Nigerian Academy Looks To Spread Ballet In Lagos

A student of the Leap of Dance Academy, Olamide Olawale, A student of the Leap of Dance Academy, Olamide Olawale, performs a dance routine in Okelola street in Ajangbadi, Lagos, on July 3, 2020. Benson Ibeabuchi / AFP

 

A small group of Nigerian girls and boys wearing leotards and leggings limber up in a spare room at a run-down primary school with patches of damp on the walls.

They launch into pirouettes and arabesques but have to make do without music. Today, the stereo is not working, because there is no electricity.

This is Leap of Dance Academy — a ballet school in a poor district of sprawling megacity Lagos that aims to bring classical dance to underprivileged children in Africa’s most populous nation.

 

Two students practice a dance routine during rehearsals at the Leap of Dance Academy in Ajangbadi, Lagos, on July 3, 2020. Benson Ibeabuchi / AFP

 

The school is the brainchild of self-taught ballet aficionado Daniel Ajala, who opened its doors in late 2017 after studying the dance moves online and in books.

Now the academy — which Ajala funds out of his own pocket — has 12 pupils aged between six and 15.

The lessons are free and shoes and kit provided to the children, most of whom had never heard of ballet before they got involved.

“Ballet is for people who have money, who are very high class, because ballet is expensive,” Ajala tells AFP.

 

Benson Ibeabuchi / AFP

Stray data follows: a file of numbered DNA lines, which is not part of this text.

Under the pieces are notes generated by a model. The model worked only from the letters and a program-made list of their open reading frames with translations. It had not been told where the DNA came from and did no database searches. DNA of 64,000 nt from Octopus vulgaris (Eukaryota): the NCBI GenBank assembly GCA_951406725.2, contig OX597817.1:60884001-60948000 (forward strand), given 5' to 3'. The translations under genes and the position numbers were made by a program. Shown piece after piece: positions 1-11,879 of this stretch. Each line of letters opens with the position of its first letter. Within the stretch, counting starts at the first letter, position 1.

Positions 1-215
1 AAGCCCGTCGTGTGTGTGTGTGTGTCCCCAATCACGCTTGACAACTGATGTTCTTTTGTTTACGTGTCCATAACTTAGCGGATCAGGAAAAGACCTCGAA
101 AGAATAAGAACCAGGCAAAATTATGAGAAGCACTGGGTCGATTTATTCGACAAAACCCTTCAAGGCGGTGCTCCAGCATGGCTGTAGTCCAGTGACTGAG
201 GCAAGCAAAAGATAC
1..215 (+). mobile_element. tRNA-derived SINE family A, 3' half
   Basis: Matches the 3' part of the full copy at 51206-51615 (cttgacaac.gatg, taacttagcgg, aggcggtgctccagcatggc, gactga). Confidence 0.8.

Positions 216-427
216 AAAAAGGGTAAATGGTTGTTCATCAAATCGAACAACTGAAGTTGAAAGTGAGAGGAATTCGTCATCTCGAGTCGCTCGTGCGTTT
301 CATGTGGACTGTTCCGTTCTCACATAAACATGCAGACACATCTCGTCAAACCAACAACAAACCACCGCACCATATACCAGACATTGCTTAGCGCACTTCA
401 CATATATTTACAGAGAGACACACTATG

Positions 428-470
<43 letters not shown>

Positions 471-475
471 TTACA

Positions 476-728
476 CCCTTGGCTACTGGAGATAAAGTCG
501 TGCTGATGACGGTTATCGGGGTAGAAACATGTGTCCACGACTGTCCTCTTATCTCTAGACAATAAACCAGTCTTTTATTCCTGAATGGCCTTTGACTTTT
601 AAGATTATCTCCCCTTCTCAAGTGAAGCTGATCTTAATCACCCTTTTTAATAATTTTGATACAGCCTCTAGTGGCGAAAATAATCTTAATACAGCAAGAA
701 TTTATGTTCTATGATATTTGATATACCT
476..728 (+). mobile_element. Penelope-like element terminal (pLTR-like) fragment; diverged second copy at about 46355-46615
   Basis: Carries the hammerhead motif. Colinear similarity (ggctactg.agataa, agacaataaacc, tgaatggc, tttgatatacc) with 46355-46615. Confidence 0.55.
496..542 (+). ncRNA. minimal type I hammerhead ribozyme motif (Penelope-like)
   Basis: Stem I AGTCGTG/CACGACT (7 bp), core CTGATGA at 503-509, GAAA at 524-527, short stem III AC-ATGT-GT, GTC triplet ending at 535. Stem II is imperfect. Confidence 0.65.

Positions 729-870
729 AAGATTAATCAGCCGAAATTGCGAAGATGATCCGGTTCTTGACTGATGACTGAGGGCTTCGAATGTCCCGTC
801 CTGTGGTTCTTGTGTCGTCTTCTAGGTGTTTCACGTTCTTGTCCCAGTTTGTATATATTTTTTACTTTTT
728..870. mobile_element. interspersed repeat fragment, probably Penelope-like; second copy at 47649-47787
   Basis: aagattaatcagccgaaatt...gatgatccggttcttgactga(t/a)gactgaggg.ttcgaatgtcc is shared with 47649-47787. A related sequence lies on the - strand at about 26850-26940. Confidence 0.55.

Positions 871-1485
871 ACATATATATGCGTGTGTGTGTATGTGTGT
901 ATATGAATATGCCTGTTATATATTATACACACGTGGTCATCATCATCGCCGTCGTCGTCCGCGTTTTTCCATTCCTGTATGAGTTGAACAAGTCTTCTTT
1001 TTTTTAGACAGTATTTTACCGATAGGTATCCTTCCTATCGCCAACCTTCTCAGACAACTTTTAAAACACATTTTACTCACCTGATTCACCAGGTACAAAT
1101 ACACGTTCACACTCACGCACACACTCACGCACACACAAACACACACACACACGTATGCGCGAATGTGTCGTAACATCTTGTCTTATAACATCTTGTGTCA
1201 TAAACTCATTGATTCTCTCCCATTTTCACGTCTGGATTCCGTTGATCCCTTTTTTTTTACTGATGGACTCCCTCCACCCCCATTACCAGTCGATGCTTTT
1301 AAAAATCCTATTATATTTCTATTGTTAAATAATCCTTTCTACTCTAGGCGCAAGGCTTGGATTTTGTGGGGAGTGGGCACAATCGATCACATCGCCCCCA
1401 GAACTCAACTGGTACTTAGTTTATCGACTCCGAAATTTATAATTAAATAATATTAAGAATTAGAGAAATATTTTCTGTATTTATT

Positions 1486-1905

“In this area, I know we can’t actually afford the luxury of ballet, or dance education — so I think it’s a beautiful art to introduce to our people here.”

He says locals in the neighbourhood of Ajangbadi were sceptical at first about his plan to teach ballet.

“When we started ballet here, people were like ‘what are they doing? Is it not indecent? It’s not a Christian dance!'”

Dance tutor Daniel Ajala (L) shows the students ballet stretch routines during rehearsals at Leap of Dance Academy in Ajangbadi, Lagos on July 3, 2020. Benson Ibeabuchi / AFP

 

“We want to make sure to show them that this is not a bad dance — ballet is a very disciplined, forward dance that is very important in the growth of a child.”

 

Now after several years of training and effort the dancers have gained more acceptance.

And when they practice their moves outside around the area they now draw admiring – if sometimes still confused – glances.

 

Students of the Leap of Dance Academy pose for portrait in at Ajangbadi, Lagos, on July 3, 2020. Benson Ibeabuchi / AFP

 

Ballet has provided an inspiration and window onto unknown cultures for 15-year-old student Olamide Olawole.

She has even begun thinking of becoming a dance teacher herself.

“My dream is to make children around the world to be able to share the same dance experience,” she says.

“I want them to be able to express their feelings through dance.”

Ifoma Madu watches on with pride as her son Anthony Madu performs a grand jete leap alongside his classmates.

Benson Ibeabuchi / AFP